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PowerShell for Linux makes it easier to mix clients, servers and clouds

Mary Branscombe | Aug. 19, 2016
Multiple platforms are now the norm for IT infrastructure. To address that Microsoft is bringing its key configuration tools to Linux and Mac OS to make it easier for customers and partners to handle their workloads, which also positions Operations Management Suite as the future of configuration management.

To help with that, the PowerShell services that provide the PowerShell authoring support in VS Code will also support the Sublime editor on Linux. “Going forward, that technology will light up Emacs and Vim and a host of other editors.”

PowerShell will be one more tool for Linux admins, rather than an attempt to be a special, Microsoft way to work with Linux. “A pure Linux user will look at it and say, ‘It’s just another tool on my tool shelf.’ There are lots of tools and scripting languages and in general Linux people tend to be polyglot. PowerShell for Linux will be another shell. The advantage is we’re a richer scripting language than many and we have a wider dynamic range; you can start out casual and sloppy and then get very formal.”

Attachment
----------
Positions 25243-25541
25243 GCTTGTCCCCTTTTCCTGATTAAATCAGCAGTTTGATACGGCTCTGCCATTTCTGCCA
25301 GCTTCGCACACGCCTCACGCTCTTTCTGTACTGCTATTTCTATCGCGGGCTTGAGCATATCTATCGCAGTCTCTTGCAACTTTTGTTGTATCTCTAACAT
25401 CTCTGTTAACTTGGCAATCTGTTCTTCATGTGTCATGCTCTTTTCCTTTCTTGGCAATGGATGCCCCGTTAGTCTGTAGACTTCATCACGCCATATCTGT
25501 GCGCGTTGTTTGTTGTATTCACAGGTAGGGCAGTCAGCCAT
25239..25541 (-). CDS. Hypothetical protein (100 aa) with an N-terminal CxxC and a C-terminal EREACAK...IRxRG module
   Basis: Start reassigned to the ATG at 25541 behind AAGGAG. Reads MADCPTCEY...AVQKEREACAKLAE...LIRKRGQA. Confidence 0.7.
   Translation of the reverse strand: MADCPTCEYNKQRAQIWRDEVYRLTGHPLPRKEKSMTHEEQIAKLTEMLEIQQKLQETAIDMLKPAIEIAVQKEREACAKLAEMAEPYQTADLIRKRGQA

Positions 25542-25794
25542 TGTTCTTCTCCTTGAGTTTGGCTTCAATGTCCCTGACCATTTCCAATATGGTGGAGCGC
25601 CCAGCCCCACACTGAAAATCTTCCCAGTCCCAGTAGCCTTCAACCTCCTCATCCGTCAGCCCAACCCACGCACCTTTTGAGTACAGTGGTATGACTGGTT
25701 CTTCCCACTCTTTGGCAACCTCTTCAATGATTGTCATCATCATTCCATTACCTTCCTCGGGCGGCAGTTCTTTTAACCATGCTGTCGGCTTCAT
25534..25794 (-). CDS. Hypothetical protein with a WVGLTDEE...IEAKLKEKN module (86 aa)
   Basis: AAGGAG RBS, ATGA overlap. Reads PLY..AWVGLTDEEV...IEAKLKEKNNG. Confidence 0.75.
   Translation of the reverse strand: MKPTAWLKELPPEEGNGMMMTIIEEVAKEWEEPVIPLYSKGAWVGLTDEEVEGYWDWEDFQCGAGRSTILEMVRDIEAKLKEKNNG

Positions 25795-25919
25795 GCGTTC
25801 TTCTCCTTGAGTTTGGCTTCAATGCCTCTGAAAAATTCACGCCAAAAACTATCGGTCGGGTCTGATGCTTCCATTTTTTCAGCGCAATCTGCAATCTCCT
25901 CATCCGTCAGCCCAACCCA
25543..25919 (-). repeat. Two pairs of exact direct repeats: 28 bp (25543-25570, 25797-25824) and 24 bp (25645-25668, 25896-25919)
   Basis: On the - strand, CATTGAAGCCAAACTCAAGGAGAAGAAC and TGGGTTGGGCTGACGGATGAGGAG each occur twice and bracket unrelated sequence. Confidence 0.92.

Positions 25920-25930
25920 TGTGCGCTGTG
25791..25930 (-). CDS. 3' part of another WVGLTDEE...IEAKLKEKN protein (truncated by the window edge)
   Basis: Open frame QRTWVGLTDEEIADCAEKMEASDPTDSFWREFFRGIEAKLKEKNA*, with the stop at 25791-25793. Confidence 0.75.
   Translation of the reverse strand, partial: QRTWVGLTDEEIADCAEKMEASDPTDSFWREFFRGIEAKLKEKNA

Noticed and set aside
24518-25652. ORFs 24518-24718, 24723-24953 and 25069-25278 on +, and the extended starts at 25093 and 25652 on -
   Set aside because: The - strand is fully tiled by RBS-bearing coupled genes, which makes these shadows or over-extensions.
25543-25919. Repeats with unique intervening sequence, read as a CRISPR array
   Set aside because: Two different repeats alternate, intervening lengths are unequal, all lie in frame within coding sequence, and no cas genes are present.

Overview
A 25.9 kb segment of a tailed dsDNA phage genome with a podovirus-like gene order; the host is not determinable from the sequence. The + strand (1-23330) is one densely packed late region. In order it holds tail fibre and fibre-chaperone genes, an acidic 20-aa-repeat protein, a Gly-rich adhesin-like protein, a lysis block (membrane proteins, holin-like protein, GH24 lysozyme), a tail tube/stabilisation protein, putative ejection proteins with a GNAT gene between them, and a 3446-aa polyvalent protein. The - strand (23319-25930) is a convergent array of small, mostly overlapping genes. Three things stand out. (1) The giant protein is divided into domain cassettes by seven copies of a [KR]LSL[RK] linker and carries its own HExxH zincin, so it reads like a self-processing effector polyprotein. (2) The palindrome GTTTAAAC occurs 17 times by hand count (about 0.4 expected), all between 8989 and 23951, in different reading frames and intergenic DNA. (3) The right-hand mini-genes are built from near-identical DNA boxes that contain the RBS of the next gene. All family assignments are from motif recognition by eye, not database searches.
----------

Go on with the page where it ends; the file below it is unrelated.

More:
That will be a good match for the increasing numbers of REST APIs and JSON objects arriving on Linux, he believes. “Where PowerShell shines is when you get structured data. A lot of the Linux world is not structured but it’s getting more so. More and more of Linux is available through structured objects because they're surfacing things through REST APIs and one of the great benefits of PowerShell on Linux is the ability to deal with structured objects. When that happens, PowerShell just knocks it out of the park. You get the great traditional PowerShell experience of something you can read like an English sentence, so you know what it's doing.” With so many Linux options configured by text files that are easy to make mistakes in, Snover believes PowerShell’s error checking will be appealing. “I'm optimistic they will [like this] because the ramifications of getting it wrong are so great. This makes it simple and easy to get it right.”

Taking a dependency on open source

PowerShell isn’t just the scripting tool that manages every Microsoft server product, from Windows Server to Exchange. It’s a big part of the switch to the highly automated and standardized way of running servers that Microsoft hopes to bring from the cloud to enterprise data centers with the Nano Server option in Windows Server 2016. (Whatever management tool you use on top, PowerShell remoting is the way you work with Nano Server.) Bringing PowerShell to Linux and Mac OS builds on both the work Microsoft has done bringing .NET Core to those platforms and on the PowerShell Core the Windows Server team created for Nano Server, which is the basis of the Linux port of PowerShell.

If you think about the way Windows Server 2016 supports containers, that relies on open source in an unprecedented way for Microsoft: after installing Windows Server 2016, you’ll still need to install third-party open source software from Docker to get the complete solution, but you can manage that with PowerShell for Docker, which works against Docker containers on Windows or Linux.


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